Gibbs told reporters first lady Michelle Obama had a hand in the process. Earlier in the day, the first lady said the president had been smoke-free for nearly a year.
Gibbs sparked laughter among reporters when he responded to a question on what had helped the president to quit.
"I don't doubt that the first lady …," Gibbs began before he was interrupted. "No, no, I don't mean that in a funny way."
Obama, who began smoking as a teenager, had promised his wife he would quit smoking if she let him run for president.
"I think that when somebody decides -- I think when somebody decides to quit smoking, to try to overcome the physical addiction that they have, they do it not just because they want to, but because others want them to and because others around them give them the type of encouragement that they need to break what is -- what is a tough habit to break," Gibbs said.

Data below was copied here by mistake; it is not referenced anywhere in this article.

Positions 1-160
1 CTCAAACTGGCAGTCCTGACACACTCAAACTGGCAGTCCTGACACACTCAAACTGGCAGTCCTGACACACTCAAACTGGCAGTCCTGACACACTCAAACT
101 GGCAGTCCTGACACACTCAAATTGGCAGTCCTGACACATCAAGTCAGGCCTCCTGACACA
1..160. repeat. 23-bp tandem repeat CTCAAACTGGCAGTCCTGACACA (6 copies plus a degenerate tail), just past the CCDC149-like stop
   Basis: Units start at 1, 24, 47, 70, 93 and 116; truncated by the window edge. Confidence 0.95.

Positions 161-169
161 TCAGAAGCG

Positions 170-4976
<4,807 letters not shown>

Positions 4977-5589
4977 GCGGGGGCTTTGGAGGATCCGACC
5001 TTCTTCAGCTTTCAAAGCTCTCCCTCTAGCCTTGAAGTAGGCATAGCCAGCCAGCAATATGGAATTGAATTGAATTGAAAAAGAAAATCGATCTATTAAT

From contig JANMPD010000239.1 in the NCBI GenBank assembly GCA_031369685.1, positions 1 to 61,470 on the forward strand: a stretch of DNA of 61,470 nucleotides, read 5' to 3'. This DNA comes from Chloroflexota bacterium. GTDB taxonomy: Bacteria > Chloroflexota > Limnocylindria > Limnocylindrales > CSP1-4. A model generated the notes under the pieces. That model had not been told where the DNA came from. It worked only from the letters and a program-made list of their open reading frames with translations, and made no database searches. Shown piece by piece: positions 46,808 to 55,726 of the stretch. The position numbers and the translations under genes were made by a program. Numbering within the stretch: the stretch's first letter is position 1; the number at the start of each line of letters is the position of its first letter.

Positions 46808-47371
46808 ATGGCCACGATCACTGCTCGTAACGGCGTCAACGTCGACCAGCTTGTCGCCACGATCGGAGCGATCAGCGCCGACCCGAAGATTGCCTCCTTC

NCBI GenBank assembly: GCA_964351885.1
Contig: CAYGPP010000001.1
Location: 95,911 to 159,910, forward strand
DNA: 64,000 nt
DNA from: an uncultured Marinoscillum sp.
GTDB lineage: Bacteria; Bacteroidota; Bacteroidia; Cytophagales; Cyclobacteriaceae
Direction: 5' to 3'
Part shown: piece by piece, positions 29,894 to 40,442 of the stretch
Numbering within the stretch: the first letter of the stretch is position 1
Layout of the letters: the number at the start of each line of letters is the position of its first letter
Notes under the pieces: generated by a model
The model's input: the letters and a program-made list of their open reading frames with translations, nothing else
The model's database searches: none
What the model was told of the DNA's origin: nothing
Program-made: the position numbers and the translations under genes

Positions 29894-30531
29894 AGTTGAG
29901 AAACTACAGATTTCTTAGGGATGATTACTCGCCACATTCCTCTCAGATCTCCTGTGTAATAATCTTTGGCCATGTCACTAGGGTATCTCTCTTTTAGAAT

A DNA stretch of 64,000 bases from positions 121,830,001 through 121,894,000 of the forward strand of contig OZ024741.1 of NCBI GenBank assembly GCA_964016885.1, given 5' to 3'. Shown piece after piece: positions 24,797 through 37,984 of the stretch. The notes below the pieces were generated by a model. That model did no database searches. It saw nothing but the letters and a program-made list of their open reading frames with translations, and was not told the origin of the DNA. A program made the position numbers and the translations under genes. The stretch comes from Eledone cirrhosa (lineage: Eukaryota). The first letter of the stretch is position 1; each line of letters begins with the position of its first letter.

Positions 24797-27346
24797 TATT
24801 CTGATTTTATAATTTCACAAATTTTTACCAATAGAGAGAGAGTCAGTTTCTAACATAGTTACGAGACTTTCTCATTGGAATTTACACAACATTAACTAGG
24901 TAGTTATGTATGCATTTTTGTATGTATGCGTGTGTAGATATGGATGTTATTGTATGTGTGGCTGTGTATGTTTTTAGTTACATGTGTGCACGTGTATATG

The president's day Tuesday was filled with non-public meetings, including a session with Senate Minority Leader Mitch McConnell, R-Ky. Gibbs had no information on what was said.
In the morning, Obama received the daily briefings, his schedule indicated.
National Policy Alliance, a think tank focused on issues of concern to the African-American community, was on the afternoon agenda, followed by a meeting with Vice President Joe Biden and Defense Secretary Robert Gates.
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